URGENT!! Can you help with my homework? - Music Theory - Repeated Triads?
Can someone please explain to me how to write repeated triads? I don't understand the assignment.
This is exactly what my assignment says: Writing Repeated Triads: The first triad of each pair is complete. For each, decide whether the position of the first triad needs to be changed or whether the same position may be maintained. In some examples, either way will be satisfactory.
In the book, the example (and the ONLY example!!) (in the key of A) shows Treble Clef A and E, Bass Clef C and A (or SATB - AECA) and following, gives the outer voices (soprano and bass) Treble C and Bass A.
I have a pretty bad teacher, and the book is not much more help.
If you need a visual aid to better understand what I'm asking, check the following link, scroll down to number nine. This is the closest thing I could find on the internet to the type of homework I have to do.
My question is... can you explain to me (in understandable language) what I am expected to do? And then, please help explain HOW to do it.
Thank you to anyone who can assist me!
- 9 years agoFavorite Answer
Funny, I opened my 20 yr old theory book to repeated triads and found the exact the same assignment and example. Anyhoo, on to your question. In the example, A is the bass, C# the tenor (you said C, which would make it a minor triad), E the alto, and A the soprano. When changing positions, the bass and 1 other voice will remain stationary, while the other 2 will exchange or switch tones. So if the bass stays on A, and the soprano goes up to C#, then that means 1 of the remaining voices would be stationary, while the last remaining voice would change. So, if it's (from bass to soprano) A-C#-E-A in the example, and the soprano changes to C#, then the correct way to write it would be A-A-E-C#. The bass and the alto have remained stationary, while the tenor and soprano have exchanged tones. Hope this helps. I gave up on music theory years ago. My sanity is more important. Good luck.Source(s): Elementary Harmony 4th ed. by Robert W. Ottman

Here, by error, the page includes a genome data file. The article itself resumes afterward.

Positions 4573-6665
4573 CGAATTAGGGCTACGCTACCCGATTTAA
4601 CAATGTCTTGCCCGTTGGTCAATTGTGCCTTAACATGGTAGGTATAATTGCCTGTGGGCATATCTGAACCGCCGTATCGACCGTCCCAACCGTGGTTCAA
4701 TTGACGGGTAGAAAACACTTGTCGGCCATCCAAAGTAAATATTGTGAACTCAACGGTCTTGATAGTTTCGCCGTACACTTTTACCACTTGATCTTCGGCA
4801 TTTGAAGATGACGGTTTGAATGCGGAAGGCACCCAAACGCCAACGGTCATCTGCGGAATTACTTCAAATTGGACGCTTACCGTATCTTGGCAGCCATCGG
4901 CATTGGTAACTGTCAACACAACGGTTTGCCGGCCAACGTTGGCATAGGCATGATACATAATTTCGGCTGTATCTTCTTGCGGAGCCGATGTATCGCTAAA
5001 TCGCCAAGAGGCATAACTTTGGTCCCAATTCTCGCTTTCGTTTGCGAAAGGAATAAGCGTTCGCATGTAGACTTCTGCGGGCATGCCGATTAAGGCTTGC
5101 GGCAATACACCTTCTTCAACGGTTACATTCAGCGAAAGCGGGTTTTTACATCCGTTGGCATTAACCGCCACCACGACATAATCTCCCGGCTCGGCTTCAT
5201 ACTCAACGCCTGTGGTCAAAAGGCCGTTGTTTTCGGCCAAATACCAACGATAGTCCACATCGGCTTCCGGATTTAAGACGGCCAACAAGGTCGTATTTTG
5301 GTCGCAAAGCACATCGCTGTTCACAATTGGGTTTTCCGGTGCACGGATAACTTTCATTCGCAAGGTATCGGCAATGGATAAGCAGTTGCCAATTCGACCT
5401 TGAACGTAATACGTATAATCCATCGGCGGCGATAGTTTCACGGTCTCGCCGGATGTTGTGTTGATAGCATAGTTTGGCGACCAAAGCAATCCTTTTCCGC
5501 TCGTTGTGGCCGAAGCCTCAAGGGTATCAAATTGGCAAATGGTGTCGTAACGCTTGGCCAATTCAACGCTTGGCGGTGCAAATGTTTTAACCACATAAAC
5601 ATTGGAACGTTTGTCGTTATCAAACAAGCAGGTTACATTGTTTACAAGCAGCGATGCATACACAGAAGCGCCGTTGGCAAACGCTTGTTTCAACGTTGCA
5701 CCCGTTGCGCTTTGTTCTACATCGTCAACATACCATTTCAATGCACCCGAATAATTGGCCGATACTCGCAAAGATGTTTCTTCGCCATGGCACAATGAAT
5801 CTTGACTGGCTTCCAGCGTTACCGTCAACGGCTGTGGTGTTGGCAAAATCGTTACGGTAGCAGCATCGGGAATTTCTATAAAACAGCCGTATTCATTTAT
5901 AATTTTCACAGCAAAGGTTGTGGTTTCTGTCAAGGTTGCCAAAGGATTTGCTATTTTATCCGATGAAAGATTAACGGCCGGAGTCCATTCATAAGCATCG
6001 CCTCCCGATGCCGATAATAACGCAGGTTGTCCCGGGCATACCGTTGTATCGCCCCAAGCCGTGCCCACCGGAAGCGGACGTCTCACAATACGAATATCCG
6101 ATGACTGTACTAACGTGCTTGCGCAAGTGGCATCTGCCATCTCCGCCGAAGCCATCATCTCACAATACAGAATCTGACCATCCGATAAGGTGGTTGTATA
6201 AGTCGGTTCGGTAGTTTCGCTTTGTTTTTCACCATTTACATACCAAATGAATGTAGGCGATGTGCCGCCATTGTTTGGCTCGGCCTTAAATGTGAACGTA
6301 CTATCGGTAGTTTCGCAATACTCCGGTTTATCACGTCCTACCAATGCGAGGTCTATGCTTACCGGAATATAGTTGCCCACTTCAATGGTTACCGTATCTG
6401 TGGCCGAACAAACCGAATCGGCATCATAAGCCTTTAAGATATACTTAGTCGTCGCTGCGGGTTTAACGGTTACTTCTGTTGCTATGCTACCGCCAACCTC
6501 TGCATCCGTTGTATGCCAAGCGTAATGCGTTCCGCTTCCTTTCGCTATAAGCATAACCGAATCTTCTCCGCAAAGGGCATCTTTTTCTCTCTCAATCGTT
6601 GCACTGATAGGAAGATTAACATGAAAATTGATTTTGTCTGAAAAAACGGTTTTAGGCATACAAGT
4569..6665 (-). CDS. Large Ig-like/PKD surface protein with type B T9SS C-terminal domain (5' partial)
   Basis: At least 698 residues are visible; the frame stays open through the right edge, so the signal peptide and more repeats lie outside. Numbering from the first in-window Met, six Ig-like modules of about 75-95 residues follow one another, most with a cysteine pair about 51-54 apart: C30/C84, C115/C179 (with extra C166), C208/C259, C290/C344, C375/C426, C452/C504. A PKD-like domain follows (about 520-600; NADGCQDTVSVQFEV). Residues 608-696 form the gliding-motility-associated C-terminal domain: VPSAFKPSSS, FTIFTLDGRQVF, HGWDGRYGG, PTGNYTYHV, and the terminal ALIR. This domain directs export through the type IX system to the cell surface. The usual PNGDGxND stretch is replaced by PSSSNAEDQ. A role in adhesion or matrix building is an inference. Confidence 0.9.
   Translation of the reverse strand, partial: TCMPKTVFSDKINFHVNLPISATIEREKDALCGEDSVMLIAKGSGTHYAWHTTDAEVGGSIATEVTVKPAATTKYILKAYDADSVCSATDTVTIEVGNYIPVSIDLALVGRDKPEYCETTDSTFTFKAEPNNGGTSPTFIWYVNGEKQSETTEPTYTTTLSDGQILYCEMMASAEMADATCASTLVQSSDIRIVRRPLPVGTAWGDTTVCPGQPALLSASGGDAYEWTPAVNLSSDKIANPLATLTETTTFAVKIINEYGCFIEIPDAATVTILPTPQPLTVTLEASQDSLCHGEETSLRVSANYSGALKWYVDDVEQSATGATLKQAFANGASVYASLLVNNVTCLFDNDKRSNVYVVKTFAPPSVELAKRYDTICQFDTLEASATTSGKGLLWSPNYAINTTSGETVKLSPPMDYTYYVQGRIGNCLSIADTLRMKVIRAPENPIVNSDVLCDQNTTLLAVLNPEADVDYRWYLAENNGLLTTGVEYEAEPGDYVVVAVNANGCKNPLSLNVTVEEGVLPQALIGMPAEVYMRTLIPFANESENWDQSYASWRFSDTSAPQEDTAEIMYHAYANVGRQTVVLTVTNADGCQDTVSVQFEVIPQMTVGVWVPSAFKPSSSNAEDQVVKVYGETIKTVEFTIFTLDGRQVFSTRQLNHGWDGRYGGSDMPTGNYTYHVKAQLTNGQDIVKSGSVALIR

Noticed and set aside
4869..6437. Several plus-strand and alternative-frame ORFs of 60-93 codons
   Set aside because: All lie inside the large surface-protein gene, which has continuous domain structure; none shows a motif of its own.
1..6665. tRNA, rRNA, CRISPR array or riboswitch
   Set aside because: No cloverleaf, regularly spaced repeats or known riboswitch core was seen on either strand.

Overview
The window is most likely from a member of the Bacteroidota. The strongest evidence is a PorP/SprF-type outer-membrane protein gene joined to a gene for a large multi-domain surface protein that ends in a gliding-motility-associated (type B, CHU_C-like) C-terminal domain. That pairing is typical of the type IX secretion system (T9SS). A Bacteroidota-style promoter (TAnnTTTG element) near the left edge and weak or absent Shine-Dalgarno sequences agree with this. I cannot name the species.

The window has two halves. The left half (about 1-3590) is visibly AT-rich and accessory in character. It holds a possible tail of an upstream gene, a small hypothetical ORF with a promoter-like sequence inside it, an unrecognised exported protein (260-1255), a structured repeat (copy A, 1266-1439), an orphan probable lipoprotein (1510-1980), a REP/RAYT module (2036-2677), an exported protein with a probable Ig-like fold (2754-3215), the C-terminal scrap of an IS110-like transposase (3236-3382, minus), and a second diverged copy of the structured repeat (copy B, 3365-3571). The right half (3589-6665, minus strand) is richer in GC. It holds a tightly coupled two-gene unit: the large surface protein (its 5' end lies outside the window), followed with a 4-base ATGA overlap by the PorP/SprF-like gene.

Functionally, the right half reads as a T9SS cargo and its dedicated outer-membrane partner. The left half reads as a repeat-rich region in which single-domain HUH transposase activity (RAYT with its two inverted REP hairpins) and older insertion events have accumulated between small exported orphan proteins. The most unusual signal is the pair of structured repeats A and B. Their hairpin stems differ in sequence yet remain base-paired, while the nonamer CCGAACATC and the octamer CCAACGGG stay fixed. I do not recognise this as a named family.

- SoulmateLv 79 years ago
You're supposed to fill in the missing voices according to the rules of proper voice leading. In the example you cite, you need to add the inner voices of the second triad. i.e. they give you four voices to start, and then in the next voicing two voices are missing. You need to add those.
You're still using the notes A,C and E, but you need to decide which notes the alto and tenor voices must be when the bass and soprano voices are the ones the exercise provides.
BTW, to all you chumps out there who think you can get people on YA to actually DO your homework for you, this question shows you the RIGHT way to get help: Admit you're doing homework, show that you're trying to figure it out, and ask for assistance. Don't just paste the question from your test into the forum and expect someone to provide a cut-and-paste answer.Source(s): music degree